The dedicated movie mode setting is what you need to choose to be able to use the SX70 HS' new 4K video recording feature. Thanks to its new sensor and processor, the SX70 can now record 4K video at 3840 x 2160 pixels at 30/25 fps, as well as the 1080p options that its predecessor offered.
The Canon PowerShot SX70 HS's has both an LCD screen and EVF for image composition. Unfortunately the LCD screen still isn’t touch-sensitive, something that we complained about 4 years ago, and it also has exactly the same 922k-dot resolution, which is pretty low for a new camera in 2018. On the plus side, it does have great viewing angles which translate to accurate colour and contrast reproduction, regardless of your angle of view.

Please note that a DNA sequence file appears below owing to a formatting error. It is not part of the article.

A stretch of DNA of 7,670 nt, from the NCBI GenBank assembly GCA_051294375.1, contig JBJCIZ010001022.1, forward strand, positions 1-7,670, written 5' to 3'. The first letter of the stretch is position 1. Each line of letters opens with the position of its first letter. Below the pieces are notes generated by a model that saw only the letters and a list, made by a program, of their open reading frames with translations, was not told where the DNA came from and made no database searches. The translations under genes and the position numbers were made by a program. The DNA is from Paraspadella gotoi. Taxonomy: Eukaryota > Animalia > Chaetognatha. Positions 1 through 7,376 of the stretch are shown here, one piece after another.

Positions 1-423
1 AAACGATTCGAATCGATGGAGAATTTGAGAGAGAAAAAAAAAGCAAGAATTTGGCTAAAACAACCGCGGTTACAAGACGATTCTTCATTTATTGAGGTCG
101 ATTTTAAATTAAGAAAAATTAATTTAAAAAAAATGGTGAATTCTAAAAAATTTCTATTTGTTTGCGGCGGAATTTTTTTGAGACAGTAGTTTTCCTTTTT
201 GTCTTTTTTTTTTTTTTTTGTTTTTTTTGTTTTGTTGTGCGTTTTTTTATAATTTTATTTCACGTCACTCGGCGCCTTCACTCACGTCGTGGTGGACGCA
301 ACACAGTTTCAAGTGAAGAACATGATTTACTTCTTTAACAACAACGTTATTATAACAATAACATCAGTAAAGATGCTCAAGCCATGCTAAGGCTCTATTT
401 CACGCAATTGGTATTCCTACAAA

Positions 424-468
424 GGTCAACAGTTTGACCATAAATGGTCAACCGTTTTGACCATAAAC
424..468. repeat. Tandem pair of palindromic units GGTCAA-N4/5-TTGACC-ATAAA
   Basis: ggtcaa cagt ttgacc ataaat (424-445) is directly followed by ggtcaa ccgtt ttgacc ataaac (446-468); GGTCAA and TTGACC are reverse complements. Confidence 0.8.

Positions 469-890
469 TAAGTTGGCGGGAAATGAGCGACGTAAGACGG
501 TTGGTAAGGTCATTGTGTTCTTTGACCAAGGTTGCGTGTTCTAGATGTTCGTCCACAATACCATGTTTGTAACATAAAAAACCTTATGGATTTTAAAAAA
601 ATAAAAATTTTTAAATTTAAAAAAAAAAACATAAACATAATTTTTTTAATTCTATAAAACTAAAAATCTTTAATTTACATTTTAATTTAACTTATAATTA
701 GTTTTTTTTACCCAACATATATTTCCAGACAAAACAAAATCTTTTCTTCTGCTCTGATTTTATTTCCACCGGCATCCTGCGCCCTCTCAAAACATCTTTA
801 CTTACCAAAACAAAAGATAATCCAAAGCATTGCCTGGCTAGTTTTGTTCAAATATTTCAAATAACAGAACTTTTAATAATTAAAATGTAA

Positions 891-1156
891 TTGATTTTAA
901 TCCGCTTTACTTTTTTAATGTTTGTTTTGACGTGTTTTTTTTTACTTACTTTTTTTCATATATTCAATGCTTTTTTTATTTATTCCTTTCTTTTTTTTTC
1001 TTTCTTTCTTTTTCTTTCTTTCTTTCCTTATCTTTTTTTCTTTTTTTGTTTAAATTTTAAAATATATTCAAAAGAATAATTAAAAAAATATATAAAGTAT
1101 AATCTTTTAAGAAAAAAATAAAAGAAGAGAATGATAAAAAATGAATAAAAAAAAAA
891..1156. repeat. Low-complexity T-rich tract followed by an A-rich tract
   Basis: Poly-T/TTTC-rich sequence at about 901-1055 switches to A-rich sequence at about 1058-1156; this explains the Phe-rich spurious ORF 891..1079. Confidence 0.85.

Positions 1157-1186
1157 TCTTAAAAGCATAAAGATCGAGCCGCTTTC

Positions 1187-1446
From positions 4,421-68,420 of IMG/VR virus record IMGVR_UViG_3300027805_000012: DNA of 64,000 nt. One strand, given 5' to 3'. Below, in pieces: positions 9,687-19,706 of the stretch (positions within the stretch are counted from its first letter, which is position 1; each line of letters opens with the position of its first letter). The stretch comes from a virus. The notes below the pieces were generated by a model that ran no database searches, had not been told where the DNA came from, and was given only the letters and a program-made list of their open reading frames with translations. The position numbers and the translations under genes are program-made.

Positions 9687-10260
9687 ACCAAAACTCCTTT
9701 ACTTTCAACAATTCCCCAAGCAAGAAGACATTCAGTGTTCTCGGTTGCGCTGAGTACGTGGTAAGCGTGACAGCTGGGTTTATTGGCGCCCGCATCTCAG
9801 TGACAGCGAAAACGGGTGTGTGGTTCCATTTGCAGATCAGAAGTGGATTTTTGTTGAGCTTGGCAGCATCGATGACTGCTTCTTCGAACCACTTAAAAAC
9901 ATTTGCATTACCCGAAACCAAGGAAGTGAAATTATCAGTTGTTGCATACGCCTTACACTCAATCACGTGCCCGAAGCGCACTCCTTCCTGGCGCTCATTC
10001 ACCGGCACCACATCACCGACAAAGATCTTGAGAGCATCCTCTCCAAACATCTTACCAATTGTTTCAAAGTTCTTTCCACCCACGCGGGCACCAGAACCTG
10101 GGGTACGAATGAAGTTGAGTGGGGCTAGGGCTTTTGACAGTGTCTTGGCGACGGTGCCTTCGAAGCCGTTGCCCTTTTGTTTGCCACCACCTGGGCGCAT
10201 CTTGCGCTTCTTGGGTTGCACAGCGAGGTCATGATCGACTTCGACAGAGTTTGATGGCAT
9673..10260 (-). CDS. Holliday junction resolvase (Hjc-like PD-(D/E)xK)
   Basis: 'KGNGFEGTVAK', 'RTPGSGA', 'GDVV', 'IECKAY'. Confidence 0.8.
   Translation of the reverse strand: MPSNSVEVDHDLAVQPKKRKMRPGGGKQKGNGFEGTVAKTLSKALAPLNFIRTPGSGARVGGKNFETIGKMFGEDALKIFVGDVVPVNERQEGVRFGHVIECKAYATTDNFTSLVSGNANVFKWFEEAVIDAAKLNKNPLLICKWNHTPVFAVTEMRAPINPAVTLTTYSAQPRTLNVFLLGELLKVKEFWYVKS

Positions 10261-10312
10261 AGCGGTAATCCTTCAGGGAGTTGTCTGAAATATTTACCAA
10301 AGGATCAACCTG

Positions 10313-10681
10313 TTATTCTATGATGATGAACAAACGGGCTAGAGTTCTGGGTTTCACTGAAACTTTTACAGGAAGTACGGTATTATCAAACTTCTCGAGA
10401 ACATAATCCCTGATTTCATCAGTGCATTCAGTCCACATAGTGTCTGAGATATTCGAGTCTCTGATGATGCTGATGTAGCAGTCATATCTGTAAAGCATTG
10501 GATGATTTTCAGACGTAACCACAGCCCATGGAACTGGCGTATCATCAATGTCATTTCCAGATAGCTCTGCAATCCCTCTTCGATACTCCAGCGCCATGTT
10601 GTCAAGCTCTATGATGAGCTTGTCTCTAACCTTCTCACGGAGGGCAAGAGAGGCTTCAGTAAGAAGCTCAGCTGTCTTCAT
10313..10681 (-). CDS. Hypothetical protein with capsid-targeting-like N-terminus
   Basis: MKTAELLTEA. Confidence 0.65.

|Side of the Canon PowerShot SX70 HS|
The screen also benefits from being a fold-out unit, making it easy to compose high and low angle shots, as well as a good old selfie. Screen brightness is also high enough to be usable under direct sunlight, but if things get too bright, the electronic viewfinder is a useful alternative.
The EVF has been improved since the SX60, now having 2.36-million dots rather than the 922k-dot resolution of its predecessor. It also gains an eye-sensor which automatically switches from the LCD screen to the EVF when you hold the camera up to your eye, again something that the SX60 HS didn't offer, and again directly addressing another complaint that we made about that camera.
|Side of the Canon PowerShot SX70 HS|
Move to the back panel and we find a one-touch video record button to the right of the EVF, and then two buttons, the top one for exposure lock and the bottom one for selecting and locking the focus point. The function of these two buttons can be switched around if you so desire.